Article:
New White Paper Examines Stormwater Fees

Rain flows into a catch basin in Mid-City.

Rain flows into a catch basin in Mid-City.

The Water Collaborative of Greater New Orleans marked the start of 2019 with the release of a new white paper on stormwater fees, sometimes referred to as drainage fees or stormwater utility rates. With assistance from members of the Water Collaborative’s Policy and Advocacy Working Group, lead author Paul Tassin examines how other cities have used similar fees to improve water quality and reduce flood risk.

As policymakers wrestle with how to fund New Orleans’ drainage system — strapped for cash in the wake of costly emergency repairs following 2017 floods — residents are increasingly aware that the status quo is insufficient, unsustainable and inequitable.

It is insufficient by some $50 million annually. That’s the estimated yearly shortfall for operations and maintenance of the combined drainage network managed by Department of Public Works and Sewerage and Water Board. It is unsustainable because the resulting deferred maintenance leads to mechanical failures like those that have plagued the S&WB power supply. But even more importantly it is unsustainable because over-reliance on pumping exacerbates land subsidence and emits more of the pollution that causes climate change. We need a smarter approach that uses nature based designs known as green infrastructure. Finally, the status quo is inequitable because many property owners pay nothing at all. Relying solely on property tax millage to fund stormwater management means universities, hospitals, churches and other institutions pay nothing, regardless of how much runoff they direct into the drainage network.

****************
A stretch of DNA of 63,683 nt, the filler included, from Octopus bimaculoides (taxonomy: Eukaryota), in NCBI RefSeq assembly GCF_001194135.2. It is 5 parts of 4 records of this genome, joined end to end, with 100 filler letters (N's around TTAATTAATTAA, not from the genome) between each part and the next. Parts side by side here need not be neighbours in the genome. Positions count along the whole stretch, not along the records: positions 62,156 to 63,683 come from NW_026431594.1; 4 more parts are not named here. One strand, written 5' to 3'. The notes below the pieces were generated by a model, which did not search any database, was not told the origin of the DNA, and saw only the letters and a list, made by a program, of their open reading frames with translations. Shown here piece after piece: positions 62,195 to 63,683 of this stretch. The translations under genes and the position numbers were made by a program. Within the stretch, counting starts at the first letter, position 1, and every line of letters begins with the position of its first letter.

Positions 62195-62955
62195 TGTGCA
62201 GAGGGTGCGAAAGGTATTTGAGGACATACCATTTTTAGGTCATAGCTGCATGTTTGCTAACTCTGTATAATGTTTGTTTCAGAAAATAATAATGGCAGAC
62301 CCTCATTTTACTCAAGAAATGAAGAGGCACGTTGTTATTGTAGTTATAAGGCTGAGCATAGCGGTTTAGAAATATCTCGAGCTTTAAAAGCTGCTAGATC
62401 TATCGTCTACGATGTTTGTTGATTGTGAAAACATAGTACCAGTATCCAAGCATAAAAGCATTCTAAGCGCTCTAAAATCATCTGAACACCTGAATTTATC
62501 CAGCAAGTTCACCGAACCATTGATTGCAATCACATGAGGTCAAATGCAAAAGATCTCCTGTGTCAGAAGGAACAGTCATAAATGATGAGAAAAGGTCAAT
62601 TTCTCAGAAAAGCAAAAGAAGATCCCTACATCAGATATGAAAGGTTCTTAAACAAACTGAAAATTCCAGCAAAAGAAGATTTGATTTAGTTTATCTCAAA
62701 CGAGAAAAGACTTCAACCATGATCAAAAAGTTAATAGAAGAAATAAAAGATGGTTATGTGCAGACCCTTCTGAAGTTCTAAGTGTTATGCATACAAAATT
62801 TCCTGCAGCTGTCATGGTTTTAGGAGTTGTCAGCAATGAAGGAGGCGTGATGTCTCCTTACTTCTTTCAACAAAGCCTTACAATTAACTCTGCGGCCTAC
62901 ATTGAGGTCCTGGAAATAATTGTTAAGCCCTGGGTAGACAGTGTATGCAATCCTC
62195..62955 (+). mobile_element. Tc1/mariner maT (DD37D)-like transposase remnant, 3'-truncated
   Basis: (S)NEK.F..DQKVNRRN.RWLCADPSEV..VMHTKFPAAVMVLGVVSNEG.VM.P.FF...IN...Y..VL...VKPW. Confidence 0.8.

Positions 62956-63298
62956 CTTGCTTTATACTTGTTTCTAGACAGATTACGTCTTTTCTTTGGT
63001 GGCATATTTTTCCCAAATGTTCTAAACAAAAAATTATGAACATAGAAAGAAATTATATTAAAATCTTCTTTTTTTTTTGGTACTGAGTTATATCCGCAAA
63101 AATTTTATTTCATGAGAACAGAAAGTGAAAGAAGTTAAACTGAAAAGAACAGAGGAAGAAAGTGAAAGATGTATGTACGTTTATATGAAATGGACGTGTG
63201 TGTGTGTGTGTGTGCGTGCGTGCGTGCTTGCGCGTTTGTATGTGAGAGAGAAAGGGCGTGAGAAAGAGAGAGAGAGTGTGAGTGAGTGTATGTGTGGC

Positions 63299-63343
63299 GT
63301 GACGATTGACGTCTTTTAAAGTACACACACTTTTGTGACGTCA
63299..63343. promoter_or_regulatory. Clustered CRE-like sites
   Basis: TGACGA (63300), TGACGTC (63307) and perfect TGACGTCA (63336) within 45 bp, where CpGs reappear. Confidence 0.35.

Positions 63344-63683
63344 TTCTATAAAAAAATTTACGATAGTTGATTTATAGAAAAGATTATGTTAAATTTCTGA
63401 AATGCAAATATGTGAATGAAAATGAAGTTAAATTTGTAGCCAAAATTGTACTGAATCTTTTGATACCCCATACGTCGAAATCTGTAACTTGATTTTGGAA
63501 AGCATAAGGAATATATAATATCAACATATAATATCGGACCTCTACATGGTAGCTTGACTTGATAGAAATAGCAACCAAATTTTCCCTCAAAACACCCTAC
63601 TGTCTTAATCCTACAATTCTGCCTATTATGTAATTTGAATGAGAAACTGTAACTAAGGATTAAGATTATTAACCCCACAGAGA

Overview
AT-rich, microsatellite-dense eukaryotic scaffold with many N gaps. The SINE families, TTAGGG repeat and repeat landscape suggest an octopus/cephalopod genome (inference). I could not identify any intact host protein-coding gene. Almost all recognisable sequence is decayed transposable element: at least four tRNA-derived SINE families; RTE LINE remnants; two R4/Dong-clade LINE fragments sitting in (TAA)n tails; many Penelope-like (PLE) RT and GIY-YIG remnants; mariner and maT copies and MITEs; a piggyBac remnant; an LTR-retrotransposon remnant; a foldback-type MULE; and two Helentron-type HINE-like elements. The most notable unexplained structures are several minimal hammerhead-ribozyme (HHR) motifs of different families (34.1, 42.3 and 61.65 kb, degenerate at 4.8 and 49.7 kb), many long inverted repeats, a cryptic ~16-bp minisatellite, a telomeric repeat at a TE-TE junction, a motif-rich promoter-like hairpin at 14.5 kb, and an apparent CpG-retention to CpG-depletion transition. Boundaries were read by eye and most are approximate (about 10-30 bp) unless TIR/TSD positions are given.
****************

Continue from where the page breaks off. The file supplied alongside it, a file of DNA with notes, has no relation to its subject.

The Policy and Advocacy Working Group of the Water Collaborative has wrestled with the question: How can we make drainage financing more sufficient, more sustainable and more equitable? While there are no silver bullets or quick fixes in a situation this complex, there are many tools available to make New Orleans. One of these is to adopt user fee for all properties that put runoff into our drainage network. Typically these charges are referred to as stormwater fees, and many US cities now charge them. Often, a stormwater utility is established to collect the fees and administer the related programs. In New Orleans, that could take the form of an existing agency, new agency or division, or cooperative endeavor among multiple agencies. Many jurisdictions offer fee relief to qualifying low-income residents and discounts to households that use green infrastructure to produce less runoff.

Read the white paper, “Using a Stormwater Fee to Finance More Equitable, Sustainable, and Innovative
Urban Water Management,”
to learn more, and dive into the footnotes for additional resources.

Nathan Lott